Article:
We’ve all heard the idiom, “The early bird gets the worm.” When it comes to invasive jumping worms, unfortunately, there are more than enough to go around. These invasive worms can consume excessive amounts of organic matter and leaf litter in a garden or forest, to the point it becomes uninhabitable to native plants and wildlife. This may sound crazy — and some have aptly named these jumpers “crazy worms” — so let’s back up.

Worms, of course, are common creatures found crawling around our gardens, lawns and driveways after a spring rain. Fishermen (and fisherwomen) dig them up and wrap them around hooks to tantalize fish. Kids find them intriguing and dare each other to eat them. Earthworms are also beneficial soil aerators in the garden, and a tasty meal for birds. Although they’ve become common, there are no earthworms native to the Northeast. Most of the worms found in the soil here are descendants of worms that arrived with early European settlers.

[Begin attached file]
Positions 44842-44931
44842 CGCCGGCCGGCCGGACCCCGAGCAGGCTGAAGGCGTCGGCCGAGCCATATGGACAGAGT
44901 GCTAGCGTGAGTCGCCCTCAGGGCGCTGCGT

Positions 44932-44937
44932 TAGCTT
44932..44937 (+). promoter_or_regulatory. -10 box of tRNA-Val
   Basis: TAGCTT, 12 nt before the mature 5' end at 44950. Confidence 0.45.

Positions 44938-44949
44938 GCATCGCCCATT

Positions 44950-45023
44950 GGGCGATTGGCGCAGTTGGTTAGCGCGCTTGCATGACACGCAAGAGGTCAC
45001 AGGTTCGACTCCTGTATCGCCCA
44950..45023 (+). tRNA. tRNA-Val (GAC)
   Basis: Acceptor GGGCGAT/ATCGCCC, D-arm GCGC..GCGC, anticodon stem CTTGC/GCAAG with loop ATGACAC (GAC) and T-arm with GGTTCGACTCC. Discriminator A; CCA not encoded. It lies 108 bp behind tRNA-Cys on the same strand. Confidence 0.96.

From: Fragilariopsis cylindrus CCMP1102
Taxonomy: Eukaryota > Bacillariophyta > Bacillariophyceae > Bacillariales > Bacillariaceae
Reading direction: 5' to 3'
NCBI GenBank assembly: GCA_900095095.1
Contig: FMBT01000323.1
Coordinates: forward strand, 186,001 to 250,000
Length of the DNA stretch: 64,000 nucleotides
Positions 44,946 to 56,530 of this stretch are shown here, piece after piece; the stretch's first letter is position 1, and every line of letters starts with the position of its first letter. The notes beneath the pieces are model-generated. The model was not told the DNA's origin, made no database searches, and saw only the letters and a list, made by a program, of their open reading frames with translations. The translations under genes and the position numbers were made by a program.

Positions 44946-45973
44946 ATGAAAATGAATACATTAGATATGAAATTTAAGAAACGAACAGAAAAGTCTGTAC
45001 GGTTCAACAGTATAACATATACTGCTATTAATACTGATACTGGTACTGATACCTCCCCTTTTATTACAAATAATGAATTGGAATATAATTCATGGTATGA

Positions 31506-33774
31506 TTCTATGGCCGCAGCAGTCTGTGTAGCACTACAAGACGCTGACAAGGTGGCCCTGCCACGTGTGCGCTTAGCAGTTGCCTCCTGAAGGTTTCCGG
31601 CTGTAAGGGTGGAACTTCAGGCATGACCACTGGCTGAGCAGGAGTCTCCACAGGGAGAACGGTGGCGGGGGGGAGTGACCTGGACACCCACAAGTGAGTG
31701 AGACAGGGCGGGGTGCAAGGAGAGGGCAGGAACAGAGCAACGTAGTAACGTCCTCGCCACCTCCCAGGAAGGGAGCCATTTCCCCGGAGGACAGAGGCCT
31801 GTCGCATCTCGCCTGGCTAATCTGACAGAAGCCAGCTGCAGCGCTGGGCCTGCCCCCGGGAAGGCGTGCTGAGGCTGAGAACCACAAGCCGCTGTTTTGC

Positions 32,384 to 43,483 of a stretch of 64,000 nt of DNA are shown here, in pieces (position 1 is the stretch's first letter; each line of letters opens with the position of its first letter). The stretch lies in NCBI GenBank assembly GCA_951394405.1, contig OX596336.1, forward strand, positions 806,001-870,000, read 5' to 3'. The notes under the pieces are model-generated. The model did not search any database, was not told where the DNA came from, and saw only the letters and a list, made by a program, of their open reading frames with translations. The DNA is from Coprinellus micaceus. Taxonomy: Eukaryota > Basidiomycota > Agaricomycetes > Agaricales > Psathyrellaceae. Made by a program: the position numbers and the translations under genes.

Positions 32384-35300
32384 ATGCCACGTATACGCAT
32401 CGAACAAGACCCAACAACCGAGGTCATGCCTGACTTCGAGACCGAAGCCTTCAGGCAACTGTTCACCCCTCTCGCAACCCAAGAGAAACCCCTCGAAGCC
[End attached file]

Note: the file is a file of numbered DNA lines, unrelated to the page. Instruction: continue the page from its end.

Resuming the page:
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The Outside Story is assigned and edited by Northern Woodlands magazine ( and sponsored by the Wellborn Ecology Fund of the New Hampshire Charitable Foundation (

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